K & N Air Filters Good Or Bad?

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Oct 29, 2011
Northern NM
I've used K & N Air filters in the past with no issues. With that said there is a lot of negative opinions out there regarding them. I've also heard they can mess with the MAF sensor. I have a new car and truck now. Shall I get a K & N filter for them or stick to paper filters?
Some people like them and they work well. Others not so well (seems like the majority). I think the MAF sensors are affected by over oiling the filter, so it takes just the right amount to work properly. Ask Member "BarlowC", he has an Altima he uses a K&N air filter on and it has served him well. I prefer and have had great results with plain old paper filters myself.
chubbs1, nailed it on the head. If you want performance and arn't worried about the maf sensor or don't have one, go right ahead. Another alternative is the aFe, Amsoil and Spectre performance "dry" performance air filters.
Not on my Jeep! They offer a pre-filter for dusty conditions. That tells you right there how well they don't filter dust. Take one off the shelf at the store and you can read the prices on the shelf through the holes in the filter.
K and N flows more air than paper. It does that by filtering less. Hence the oil. If you over oil the filter, it can cause sensor problems. Drive in dusty conditions? I'd pass.
When a filter needs to be oiled in order to catch dirt,that essentially means the filtering media itself is incapable of doing the job alone.So,that tells ya that its way too generous in its porosity to trap nearly anything.In my book,its going back in time.Old 50s cars used oil bath air cleaners using the level of oil to ensnare airborne dirt before it gets sucked into the carb.Then came along enclosed air cleaners with paper elements and a single "snorkle".Then came 2 snorkles.Then some (Corvette,GTO..etc) used open element housings,and some had ducted airlines leading to the housings (442...).All in an attempt to reduce any housing and air path restrictions.K&N (and the 1970s "Filtron" foam filters) came along with the theory that reducing the restriction of the filter itself is going to promote additional airflow.Well,without some forced induction (ram air) your engine really isnt going to flow anymore air than before.Unless the old paper filter was plugged,I dont see how a less restrictive element alone can magically increase air delivery and perk up the engine to any noticeable degree.Also the million mile lifetime of one of those is pretty much laughable.I've seen online pics of them coming apart after far less miles.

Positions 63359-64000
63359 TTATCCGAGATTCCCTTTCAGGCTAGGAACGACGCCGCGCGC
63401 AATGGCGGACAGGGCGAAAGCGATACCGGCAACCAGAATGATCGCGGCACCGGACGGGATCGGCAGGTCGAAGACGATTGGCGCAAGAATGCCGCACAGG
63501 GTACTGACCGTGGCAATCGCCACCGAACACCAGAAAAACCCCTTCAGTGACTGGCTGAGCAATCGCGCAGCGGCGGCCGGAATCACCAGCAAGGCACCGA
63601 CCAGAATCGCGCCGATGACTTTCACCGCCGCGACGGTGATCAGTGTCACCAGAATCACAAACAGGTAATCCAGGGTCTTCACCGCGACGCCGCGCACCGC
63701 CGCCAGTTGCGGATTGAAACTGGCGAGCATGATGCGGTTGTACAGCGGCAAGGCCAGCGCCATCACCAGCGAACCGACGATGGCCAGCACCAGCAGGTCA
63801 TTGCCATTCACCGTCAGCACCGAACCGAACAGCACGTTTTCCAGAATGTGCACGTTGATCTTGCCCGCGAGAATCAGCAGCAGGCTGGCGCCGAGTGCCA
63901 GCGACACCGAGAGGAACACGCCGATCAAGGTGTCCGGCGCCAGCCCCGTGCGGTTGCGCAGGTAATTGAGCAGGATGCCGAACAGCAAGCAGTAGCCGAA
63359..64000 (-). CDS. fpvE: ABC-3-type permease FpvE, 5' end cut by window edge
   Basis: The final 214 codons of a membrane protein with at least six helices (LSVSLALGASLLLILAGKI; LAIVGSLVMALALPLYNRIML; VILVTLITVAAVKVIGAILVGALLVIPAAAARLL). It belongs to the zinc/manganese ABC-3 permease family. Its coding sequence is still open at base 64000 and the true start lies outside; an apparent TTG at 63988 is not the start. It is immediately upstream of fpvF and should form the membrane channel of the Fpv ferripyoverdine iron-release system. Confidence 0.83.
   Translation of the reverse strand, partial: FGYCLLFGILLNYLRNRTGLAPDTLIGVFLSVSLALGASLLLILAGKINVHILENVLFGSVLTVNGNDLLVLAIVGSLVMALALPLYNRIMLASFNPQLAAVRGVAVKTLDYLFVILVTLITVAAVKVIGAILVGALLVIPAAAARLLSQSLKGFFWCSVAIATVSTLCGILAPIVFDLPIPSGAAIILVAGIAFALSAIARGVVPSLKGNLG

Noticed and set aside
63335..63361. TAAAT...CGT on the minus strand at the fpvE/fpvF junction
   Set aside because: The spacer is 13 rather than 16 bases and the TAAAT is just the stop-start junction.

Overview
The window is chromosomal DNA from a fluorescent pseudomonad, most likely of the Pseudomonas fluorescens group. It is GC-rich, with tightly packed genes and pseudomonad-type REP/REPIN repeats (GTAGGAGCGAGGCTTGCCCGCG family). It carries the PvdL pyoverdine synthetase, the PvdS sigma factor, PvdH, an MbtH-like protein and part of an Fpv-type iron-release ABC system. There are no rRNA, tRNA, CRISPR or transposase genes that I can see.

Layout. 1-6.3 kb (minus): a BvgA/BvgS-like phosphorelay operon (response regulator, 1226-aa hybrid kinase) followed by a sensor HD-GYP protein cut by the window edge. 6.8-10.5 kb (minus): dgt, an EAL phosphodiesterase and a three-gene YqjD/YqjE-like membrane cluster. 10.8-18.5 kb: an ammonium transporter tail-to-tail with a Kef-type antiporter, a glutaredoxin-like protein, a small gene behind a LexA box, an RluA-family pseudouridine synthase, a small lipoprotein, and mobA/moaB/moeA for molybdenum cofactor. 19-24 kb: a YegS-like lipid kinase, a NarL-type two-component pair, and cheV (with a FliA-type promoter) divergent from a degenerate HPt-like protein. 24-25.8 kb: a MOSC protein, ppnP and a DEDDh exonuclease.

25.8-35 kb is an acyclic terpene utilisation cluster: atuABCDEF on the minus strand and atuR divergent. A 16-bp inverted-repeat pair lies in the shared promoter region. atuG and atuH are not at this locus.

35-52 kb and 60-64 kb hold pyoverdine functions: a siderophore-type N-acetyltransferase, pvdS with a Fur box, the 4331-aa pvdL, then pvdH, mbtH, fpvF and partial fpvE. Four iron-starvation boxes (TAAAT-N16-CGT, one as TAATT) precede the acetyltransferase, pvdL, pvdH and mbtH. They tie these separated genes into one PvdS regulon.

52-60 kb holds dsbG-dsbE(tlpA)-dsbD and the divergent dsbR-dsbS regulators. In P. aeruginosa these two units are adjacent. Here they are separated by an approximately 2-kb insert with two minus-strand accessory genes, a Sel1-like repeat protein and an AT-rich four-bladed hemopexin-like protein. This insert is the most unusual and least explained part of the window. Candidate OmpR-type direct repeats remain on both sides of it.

ANY oil on the MAF or air temp sensor can cause faulty readings. Even if they are not over oiled, some will get through. [Less and less as time and airflow go by] So this is a very real concern. How much? From zero to huge problems, depending. Filtering? K+Ns let in about 3% more dirt. Much more in dusty conditions. Their claim to fame is that they will still operate in conditions that would plug a paper filter.
Unless you're racing, there are NO benefits to the K&N air strainer. Many, many people in the Ford truck forums, Diesel truck forums, and diesel magazines have repeatedly shown that the oiled gauze lets in much more dirt than paper, and flows not as well as paper. BTW, the military uses paper filtration, not oiled gauze.
I used to be pro K&N and have used them on a lot of vehicles thru the last 20 years or so. This year I changed my thought process on them and converted every K&N back to paper. I can honestly say that I did not have any issues with them and my UOA's never proved more dirt. I just got thinking one day and came to my own conclusion tha a measly 5hp at the highest RPM is not worth it to me for the risk of less filtration and oil build up on my MAF. My CTS 3.6DI had a K&N and I got a stumble that was solved by cleaning the MAF sensor with CRC maf cleaner. This was with about 15k miles on a factory new K&N - not one that I cleaned and maybe over oiled. I just say no to K&N. It's old technology and even though it is supposed to save you money by being reusable...I'll pass because $10 for a paper filter every 20k miles or so isn't gonna kill me.